The Berrick Family
Mr. Lesser Berrick founded Berrick Bros. Limited in London in 1868. His sons, George, Joseph and Bertram eventually took over the company and expanded trade between Japan and England. In 1898 Bertram came to Japan when he was 20 years old to join the company in Yokohama. By the 1920s, they had established a network between London, Paris, Brussels and Vienna, and had offices in Kobe, Osaka and Tokyo. They mainly imported paper, cosmetics, fragrance, and stationary to Japan, and exported Japanese paper, silk, and lacquer wares to England.
Berrick Hall stands on the Bluff area of Yamate. It used to be the residence of Bertram and his family. The house that the Berricks first lived in was destroyed in the Great Kanto Earthquake of 1923. Bertram later asked American architect J.H. Morgan (who also drew up the plans for Yamate 111, Yokohama Christ Church and the Old Negishi Racetrack grandstands) to design a new residence (the current house) in the same location in 1930.
You can feel a different atmosphere from other residential areas in Japan when you take a walk around this neighborhood. After Yokohama Port opened, more than 2000 business people from Europe and America flooded in and started to live and work here. They were given official permission to find living and working space by the Japanese government. However, they were prohibited from going outside of a very strict set of physical boundaries, which the government had established. British, American, French, Italian, German, and other foreigners were all living together in the district. I often wonder how exciting it would have been if I too could have walked and lived there with them!
When you come in through the gate you’ll see a garden bordering a looping footpath leading up to the house’s main entrance. Flowers in each season welcome you first. The outside of the house is done up in an elegant Spanish style. The entrance door is decorated with delicate iron casting. But, I’m sorry; you will have to take off your shoes before you enter the house! This is a Japanese custom that keeps our houses clean.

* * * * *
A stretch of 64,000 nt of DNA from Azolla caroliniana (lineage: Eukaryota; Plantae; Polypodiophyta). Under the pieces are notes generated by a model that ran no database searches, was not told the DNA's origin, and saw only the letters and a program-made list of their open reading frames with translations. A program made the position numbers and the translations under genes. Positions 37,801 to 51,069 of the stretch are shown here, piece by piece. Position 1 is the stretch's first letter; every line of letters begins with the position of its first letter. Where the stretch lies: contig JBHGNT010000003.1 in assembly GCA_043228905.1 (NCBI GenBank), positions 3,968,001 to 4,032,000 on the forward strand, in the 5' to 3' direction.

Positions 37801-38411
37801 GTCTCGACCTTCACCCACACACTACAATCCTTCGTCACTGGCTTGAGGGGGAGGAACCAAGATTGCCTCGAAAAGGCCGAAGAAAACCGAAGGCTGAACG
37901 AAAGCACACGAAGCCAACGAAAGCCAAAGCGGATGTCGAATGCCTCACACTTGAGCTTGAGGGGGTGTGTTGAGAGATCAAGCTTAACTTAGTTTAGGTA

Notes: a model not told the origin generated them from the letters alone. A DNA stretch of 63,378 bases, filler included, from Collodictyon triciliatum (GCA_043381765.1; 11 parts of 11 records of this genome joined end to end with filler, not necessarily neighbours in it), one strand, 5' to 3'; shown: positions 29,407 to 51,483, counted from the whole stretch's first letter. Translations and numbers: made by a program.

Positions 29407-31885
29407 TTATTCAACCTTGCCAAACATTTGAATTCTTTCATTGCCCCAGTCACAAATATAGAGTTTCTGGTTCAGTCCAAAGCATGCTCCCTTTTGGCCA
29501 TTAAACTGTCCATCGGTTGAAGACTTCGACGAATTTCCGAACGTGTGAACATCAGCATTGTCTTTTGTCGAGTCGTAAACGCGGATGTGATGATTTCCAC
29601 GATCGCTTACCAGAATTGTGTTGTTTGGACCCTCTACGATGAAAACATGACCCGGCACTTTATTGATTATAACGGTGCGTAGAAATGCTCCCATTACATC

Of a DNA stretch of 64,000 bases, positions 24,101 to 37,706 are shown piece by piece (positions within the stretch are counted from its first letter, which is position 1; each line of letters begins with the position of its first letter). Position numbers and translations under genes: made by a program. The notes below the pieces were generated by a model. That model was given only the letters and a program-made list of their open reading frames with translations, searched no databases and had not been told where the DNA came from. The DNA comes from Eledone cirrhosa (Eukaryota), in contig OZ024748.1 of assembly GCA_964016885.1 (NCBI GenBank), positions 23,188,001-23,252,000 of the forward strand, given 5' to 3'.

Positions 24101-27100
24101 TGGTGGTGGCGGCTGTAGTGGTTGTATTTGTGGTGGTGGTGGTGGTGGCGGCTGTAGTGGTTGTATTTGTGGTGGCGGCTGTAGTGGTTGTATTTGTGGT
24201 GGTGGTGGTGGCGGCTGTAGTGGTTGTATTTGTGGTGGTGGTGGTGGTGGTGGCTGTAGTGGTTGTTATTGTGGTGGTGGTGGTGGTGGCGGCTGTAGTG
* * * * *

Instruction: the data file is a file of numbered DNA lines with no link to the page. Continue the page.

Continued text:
To the right of the entrance is a huge living room and to the left is a reception room connected to a dining room. Their living room looks like a ballroom, because of the huge space! The impressive thing for me is that the floor of the entrance and palm room (sun room) is checkered. I wondered if they sometimes played chess using this floor!? The handrail of the stairs is in art deco style iron casting. It is beautiful.
The second floor contains a number of private rooms. I’m not sure, but they seem to be typical European style. So I won’t explain the details of each room. Instead, I will comment on some other things that interested me. In Bertram's room we can see his working desk and an old typewriter. And several photos related to the Berrick family and St. Joseph’s International school are displayed on the wall behind the desk. In Mrs. Berrick’s room there is a glass case showing her beautiful combs and Japanese hair accessories. Their son’s room’s window is in the shape of a four-leaf clover. You can find three other windows like this on the second floor. Please look for them!
The later days of Bertram Berrick and Berrick Hall
In 1938, Bertram decided to move with his family to Canada as the threat of WWII grew. He and his family left their beloved Japan and immigrated to Vancouver, where Bertram spent the final 10 years of his life devoting himself to drawing. After WWII, his bereaved family donated the house to the Society of Mary. In 1956 Berrick Hall became a dormitory for the St. Joseph International School, which was managed by the Society of Mary. World famous artist and landscape architect Isamu Noguchi was one of many prominent students who graduated from St. Joseph. In 2000 the school closed its doors and in 2002 Yokohama City came into possession of Berrick Hall. Yokohama fixed it up and repaired it, and Berrick Hall is now open to public as a cultural asset.
The Berricks lived in this residence for only 8 years, from 1930 to 1938 -but those were the final exciting days in Yokohama, when Yamate still possessed its elegant charm.
I hope you will enjoy the history and way of life of a person who came to Japan over 120 years ago and succeeded in business in Yokohama.